Flying Eye Hospital pilot and FedEx volunteer Captain Gary Dyson

The view from the cockpit: 10 questions with Captain Gary Dyson

July 2019

Orbis’s Chief Pilot, Gary Dyson, quite literally leads our fight against avoidable blindness – landing our plane safely in communities around the world. We took a moment with Gary to reflect on his lifetime dedicated to giving back and changing lives.

WHAT INSPIRED YOU TO BECOME A PILOT?

I’ve been a pilot since 1976, so that’s about 43 years. I grew up in the ‘60s when images of space were everywhere and everyone wanted to do that. And of course to become an astronaut you had to become a pilot first. It was always my dream, so after college I joined the U.S. Air Force.


AND WHAT'S YOUR FAVORITE THING ABOUT BEING A PILOT?

You never have to grow up. It’s a great skill to learn and every day is different. You may be going to a city you’ve been to before but every takeoff is different and every landing is different. It’s a challenge, and it never gets old.

Flying Eye Hospital volunteer Captain Gary Dyson inspecting the plane

Captain Dyson undertaking his pre-flight checks

HOW DID YOU BECOME INVOLVED WITH ORBIS?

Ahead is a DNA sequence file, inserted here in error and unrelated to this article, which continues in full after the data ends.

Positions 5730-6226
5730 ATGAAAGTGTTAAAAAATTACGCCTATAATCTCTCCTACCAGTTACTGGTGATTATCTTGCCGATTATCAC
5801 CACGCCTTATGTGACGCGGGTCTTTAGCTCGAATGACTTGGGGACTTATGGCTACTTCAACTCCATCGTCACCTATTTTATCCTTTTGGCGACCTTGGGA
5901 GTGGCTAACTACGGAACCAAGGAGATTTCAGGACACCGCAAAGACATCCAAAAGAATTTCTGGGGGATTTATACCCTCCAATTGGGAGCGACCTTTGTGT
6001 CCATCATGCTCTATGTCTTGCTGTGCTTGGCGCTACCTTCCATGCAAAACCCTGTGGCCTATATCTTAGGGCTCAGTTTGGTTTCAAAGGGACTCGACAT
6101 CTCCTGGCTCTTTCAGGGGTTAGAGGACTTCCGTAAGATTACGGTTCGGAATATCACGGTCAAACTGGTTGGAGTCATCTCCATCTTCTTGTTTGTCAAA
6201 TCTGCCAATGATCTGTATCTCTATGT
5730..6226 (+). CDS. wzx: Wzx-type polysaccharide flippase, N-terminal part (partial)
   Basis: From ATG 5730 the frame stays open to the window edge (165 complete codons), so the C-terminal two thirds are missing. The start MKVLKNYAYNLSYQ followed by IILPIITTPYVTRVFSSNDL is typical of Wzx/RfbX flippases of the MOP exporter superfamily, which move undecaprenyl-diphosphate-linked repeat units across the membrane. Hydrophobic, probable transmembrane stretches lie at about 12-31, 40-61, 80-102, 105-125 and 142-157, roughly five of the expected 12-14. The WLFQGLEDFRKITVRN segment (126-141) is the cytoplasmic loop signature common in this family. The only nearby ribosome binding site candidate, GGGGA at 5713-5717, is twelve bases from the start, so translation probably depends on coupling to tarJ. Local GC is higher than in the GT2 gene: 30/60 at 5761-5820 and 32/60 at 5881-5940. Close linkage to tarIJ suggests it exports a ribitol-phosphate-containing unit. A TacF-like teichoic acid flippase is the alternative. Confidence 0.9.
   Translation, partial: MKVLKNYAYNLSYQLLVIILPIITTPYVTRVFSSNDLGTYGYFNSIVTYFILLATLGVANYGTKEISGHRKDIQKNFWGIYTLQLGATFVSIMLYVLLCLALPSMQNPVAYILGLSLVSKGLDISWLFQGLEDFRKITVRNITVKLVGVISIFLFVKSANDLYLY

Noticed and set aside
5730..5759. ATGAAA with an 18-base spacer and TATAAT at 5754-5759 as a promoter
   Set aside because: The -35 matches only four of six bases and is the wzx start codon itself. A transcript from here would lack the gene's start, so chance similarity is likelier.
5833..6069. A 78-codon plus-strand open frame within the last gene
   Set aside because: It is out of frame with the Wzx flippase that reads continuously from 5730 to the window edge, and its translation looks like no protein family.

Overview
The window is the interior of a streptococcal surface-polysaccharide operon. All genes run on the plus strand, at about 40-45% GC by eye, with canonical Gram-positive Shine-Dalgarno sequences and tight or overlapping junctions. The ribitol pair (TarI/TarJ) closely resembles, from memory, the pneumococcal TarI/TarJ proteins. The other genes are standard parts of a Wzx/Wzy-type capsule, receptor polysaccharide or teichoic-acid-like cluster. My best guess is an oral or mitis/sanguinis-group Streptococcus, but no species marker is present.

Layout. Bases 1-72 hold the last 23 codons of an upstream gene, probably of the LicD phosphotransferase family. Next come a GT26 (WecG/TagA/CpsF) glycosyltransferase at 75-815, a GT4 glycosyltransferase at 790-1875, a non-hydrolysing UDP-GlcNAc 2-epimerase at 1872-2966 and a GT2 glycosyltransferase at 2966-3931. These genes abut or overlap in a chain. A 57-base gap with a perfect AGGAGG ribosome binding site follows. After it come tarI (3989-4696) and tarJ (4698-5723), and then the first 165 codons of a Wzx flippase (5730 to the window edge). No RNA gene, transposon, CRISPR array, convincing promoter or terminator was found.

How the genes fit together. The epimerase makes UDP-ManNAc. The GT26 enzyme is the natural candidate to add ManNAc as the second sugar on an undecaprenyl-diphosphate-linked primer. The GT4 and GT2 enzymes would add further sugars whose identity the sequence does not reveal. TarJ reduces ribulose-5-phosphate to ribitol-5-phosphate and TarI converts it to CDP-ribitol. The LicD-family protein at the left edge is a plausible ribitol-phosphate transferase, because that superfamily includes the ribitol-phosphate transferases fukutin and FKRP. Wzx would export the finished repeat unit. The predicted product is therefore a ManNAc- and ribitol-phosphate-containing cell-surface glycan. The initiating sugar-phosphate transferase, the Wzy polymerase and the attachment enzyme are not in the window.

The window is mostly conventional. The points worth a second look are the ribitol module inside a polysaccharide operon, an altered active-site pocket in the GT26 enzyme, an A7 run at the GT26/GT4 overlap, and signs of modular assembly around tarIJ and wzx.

Well, I was in the US Air Force for about 10 years, then I joined FedEx. I’d been a pilot there for quite a few years before Orbis called and asked for help with training. I just happened to be the guy who answered the phone. I was the chief pilot of the FedEx DC-10 pilots, and that’s the aircraft Orbis flew at the time.

I helped organise the support they needed, and then as time went on we started volunteering for Orbis, too. Today the Flying Eye Hospital is an MD-10 and all of Orbis’s pilots are volunteers from FedEx.

Gary Dyson talks to Orbis back in 2012

WHERE WAS YOUR FIRST TRIP WITH ORBIS?

Oh wow, that’s going back quite a while! My first trip was to Fuzhou, China. I’d never been to China before and I’d never flown the Flying Eye Hospital. And I wasn’t really familiar with Orbis’s work at that point. But I stayed for screening day, and saw how local patients were screened and operations were organised.

And I remember getting to watch a live surgery, standing right by the surgeon in the operating theatre. And that’s when I became hooked!

WHY HAVE YOU BEEN A VOLUNTEER FOR SO LONG?

Well the work that I’ve made possible is, personally, very rewarding. Not only do I get to fly a one-of-a-kind airplane, I also get to see people regain their sight. It’s the most exhilarating thing you can imagine. It grabs you by the heart and you want to see it over and over again.

Especially when you see a child regain their sight – they take the bandage off their eye and they have a huge smile on their face. They want to keep reading the eye chart over and over again. And you realise that now they have their sight back they can learn, they can play and when they grow up they can support their own family.


WHAT'S YOUR FAVOURITE THING ABOUT YOUR TIME WITH ORBIS?

It’s such a team effort. We all work together – the pilots, doctors, nurses, engineers and staff – the volunteer spirit is very special. I get to travel with these people to places I never thought I’d go, places I never knew existed, and help people.